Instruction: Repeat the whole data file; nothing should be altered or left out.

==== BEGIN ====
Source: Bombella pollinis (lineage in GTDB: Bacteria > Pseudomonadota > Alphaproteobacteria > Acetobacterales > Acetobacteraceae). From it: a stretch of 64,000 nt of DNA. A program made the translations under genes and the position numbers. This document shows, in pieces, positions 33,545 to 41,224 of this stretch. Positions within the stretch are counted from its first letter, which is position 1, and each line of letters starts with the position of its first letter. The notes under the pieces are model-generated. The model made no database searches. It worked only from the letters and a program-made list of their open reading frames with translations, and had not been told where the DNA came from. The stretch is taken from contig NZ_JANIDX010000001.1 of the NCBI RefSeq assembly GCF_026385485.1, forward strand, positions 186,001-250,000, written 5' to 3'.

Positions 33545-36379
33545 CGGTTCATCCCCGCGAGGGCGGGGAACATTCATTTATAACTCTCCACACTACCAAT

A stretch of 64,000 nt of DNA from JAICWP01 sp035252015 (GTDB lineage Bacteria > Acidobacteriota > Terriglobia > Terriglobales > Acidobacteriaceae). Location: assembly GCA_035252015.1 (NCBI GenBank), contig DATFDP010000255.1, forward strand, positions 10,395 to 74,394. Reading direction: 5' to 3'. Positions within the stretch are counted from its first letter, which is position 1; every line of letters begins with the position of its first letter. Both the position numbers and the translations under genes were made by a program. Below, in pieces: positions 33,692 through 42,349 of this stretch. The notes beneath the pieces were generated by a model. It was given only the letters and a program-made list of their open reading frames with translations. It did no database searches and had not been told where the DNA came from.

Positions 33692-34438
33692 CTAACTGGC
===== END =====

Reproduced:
Source: Bombella pollinis (lineage in GTDB: Bacteria > Pseudomonadota > Alphaproteobacteria > Acetobacterales > Acetobacteraceae). From it: a stretch of 64,000 nt of DNA. A program made the translations under genes and the position numbers. This document shows, in pieces, positions 33,545 to 41,224 of this stretch. Positions within the stretch are counted from its first letter, which is position 1, and each line of letters starts with the position of its first letter. The notes under the pieces are model-generated. The model made no database searches. It worked only from the letters and a program-made list of their open reading frames with translations, and had not been told where the DNA came from. The stretch is taken from contig NZ_JANIDX010000001.1 of the NCBI RefSeq assembly GCF_026385485.1, forward strand, positions 186,001-250,000, written 5' to 3'.

Positions 33545-36379
33545 CGGTTCATCCCCGCGAGGGCGGGGAACATTCATTTATAACTCTCCACACTACCAAT

A stretch of 64,000 nt of DNA from JAICWP01 sp035252015 (GTDB lineage Bacteria > Acidobacteriota > Terriglobia > Terriglobales > Acidobacteriaceae). Location: assembly GCA_035252015.1 (NCBI GenBank), contig DATFDP010000255.1, forward strand, positions 10,395 to 74,394. Reading direction: 5' to 3'. Positions within the stretch are counted from its first letter, which is position 1; every line of letters begins with the position of its first letter. Both the position numbers and the translations under genes were made by a program. Below, in pieces: positions 33,692 through 42,349 of this stretch. The notes beneath the pieces were generated by a model. It was given only the letters and a program-made list of their open reading frames with translations. It did no database searches and had not been told where the DNA came from.

Positions 33692-34438
33692 CTAACTGGC